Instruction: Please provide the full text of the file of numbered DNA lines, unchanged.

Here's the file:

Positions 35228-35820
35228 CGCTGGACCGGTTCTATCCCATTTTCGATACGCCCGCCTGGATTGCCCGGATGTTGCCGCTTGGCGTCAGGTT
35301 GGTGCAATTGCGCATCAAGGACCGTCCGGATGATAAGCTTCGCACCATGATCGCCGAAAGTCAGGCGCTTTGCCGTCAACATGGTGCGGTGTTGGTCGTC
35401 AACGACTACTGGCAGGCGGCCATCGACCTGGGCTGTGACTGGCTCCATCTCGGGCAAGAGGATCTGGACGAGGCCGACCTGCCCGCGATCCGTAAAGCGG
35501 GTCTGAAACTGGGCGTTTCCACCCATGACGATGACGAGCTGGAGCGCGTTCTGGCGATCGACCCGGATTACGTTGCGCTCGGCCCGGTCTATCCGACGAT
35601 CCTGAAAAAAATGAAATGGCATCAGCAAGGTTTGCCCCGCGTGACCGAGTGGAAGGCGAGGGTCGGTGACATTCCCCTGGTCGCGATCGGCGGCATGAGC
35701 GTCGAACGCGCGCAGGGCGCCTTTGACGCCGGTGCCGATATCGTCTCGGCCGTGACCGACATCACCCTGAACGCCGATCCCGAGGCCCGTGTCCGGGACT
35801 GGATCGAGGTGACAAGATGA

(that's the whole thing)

Positions 35228-35820
35228 CGCTGGACCGGTTCTATCCCATTTTCGATACGCCCGCCTGGATTGCCCGGATGTTGCCGCTTGGCGTCAGGTT
35301 GGTGCAATTGCGCATCAAGGACCGTCCGGATGATAAGCTTCGCACCATGATCGCCGAAAGTCAGGCGCTTTGCCGTCAACATGGTGCGGTGTTGGTCGTC
35401 AACGACTACTGGCAGGCGGCCATCGACCTGGGCTGTGACTGGCTCCATCTCGGGCAAGAGGATCTGGACGAGGCCGACCTGCCCGCGATCCGTAAAGCGG
35501 GTCTGAAACTGGGCGTTTCCACCCATGACGATGACGAGCTGGAGCGCGTTCTGGCGATCGACCCGGATTACGTTGCGCTCGGCCCGGTCTATCCGACGAT
35601 CCTGAAAAAAATGAAATGGCATCAGCAAGGTTTGCCCCGCGTGACCGAGTGGAAGGCGAGGGTCGGTGACATTCCCCTGGTCGCGATCGGCGGCATGAGC
35701 GTCGAACGCGCGCAGGGCGCCTTTGACGCCGGTGCCGATATCGTCTCGGCCGTGACCGACATCACCCTGAACGCCGATCCCGAGGCCCGTGTCCGGGACT
35801 GGATCGAGGTGACAAGATGA